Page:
Saturday, October 21, 2017

Do knee-jerk pols put any thought into votes they cast on govt. business?

One of the things that dismays me as a reporter-type person observing various levels of government is that our elected officials are the equivalent of sheep.
Daley's 'rubber stamp' council not odd, even today

The rank-and-file aldermen, commissioners and legislators (Congressmen, too, if you want to be honest) are supposed to be the bodies that give their approval to the proposals put forth by the chief executives (mayors, governors, etc.) they’re supposed to monitor.

YET LET’S BE honest. They usually do whatever they’re told to do. They “get with the program,” so to speak. The occasional public official who actually makes a point of trying to study the details and think for themselves on each and every issue winds up being regarded as a troublemaker – if not a downright huge pain in the derriere.

It is something I have seen at so many levels of government that I don’t doubt its truth. Reading a recent analysis prepared by the Moody’s Investors Service only helped to reinforce it in my mind.

The analysis was meant to study the long-range impact of the recent debacle Cook County government went through in enacting, then repealing, that penny-per-ounce tax on pop and other sweetened beverages.

Those pennies do add up – to the point where people were outraged at the increased cost of a case of pop. Even the county admits it expected to raise some $200 million per year from all those pennies. It wasn’t cheap change!

THE ANALYSIS SAID that public outrage, stirred up by the lobbying efforts of the American Beverage Association with its “Can the Tax” campaign, is now intense enough that the public will be skeptical of any government proposing any kind of tax increase – regardless of the reason.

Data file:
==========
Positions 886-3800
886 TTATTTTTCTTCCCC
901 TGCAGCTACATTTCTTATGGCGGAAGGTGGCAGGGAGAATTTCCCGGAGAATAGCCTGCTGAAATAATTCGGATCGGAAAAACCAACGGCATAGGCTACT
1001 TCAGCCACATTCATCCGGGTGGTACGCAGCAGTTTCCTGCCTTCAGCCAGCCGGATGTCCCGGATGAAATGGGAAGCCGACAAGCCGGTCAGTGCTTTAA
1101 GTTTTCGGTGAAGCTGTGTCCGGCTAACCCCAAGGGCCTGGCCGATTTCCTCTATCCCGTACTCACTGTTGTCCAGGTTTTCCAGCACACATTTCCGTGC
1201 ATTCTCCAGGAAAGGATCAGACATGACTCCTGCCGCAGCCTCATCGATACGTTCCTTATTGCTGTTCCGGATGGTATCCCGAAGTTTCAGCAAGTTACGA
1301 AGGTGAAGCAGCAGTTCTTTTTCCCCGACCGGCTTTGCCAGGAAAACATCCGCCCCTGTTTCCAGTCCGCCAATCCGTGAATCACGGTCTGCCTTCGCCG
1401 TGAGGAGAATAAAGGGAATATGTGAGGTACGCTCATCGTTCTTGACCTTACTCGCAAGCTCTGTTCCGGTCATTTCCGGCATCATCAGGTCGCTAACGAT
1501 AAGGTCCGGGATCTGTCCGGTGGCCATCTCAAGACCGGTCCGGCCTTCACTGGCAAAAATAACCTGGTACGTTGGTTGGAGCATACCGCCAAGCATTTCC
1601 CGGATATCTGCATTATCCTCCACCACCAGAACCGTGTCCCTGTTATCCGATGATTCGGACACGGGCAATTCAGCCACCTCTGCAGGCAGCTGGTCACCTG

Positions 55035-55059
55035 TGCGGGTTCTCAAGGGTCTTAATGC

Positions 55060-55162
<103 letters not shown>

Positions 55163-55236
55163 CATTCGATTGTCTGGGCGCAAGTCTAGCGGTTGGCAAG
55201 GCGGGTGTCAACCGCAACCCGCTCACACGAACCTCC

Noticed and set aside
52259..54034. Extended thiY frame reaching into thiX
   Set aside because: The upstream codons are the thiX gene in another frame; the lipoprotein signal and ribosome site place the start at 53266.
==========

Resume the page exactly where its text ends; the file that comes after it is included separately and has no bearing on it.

“The political backlash against the pop tax highlights the practical limitations on raising taxes, even if a government is legally permitted to do so,” Moody’s officials wrote.

“Any future tax hikes in the wake of the pop tax repeal will likely be met with some political opposition, exacerbating budget pressures for Cook County and other area local governments,” the service wrote.

Let’s be honest. When most of the officials who voted to implement the tax did so last November, they really didn’t think much about it. They just voted “aye” because they felt they ought to do so. Likewise, most of them were just as quick to want to jump on board the repeal effort made earlier this month.

I COULDN’T HELP but see some truth in the view of commissioner Deborah Sims, D-Chicago, who complained about being forced to vote to repeal. I think I would have respected her view if she had held her ground, instead of going along with the repeal.

It is the reason why the two county commissioners I gained some respect for out of the pop tax debacle were Jerry “the Iceman” Butler, D-Chicago, and Larry Suffredin, D-Evanston. They were the two who held their ground and voted for the pop tax – then against its repeal.

The others went with the whims of following the way the wind blows – and when it blew in ways telling them to suddenly change their stance, they did so; regardless of whatever it is they really think about the issue.

Although for all I know, they may be more than willing to go with the program – either putting their faith in the elected leadership so that they want to be part of the overall organization. Or maybe they’re really just that indecisive.

NOT THAT COOK County government’s behavior is unique. Aldermen and legislators are just as inclined to follow the whims of the mayor or the Democratic leadership of the General Assembly – who admittedly have staffs of analysts who can discuss the intricacies of any measure that goes before their respective governing bodies.

So are we now going to have knee-jerk “no” votes on anything that involves the revenue by which our government’s operations are funded? That would scare me, because we already have some people willing to act in such a manner on measures they have ideological opposition to.

Thinking they can get government out of its obligations to the people merely by cutting off the funding. Will similar people stir up trash talk against the Uber and Lyft transit fees being considered to help balance out the Chicago city government budget now under review?

It’s not high-minded or responsible government by any means. It’s more about being more interested in holding on to one’s elected office at all costs – even though the individuals probably don’t have anything in mind to do with the post once they have it.


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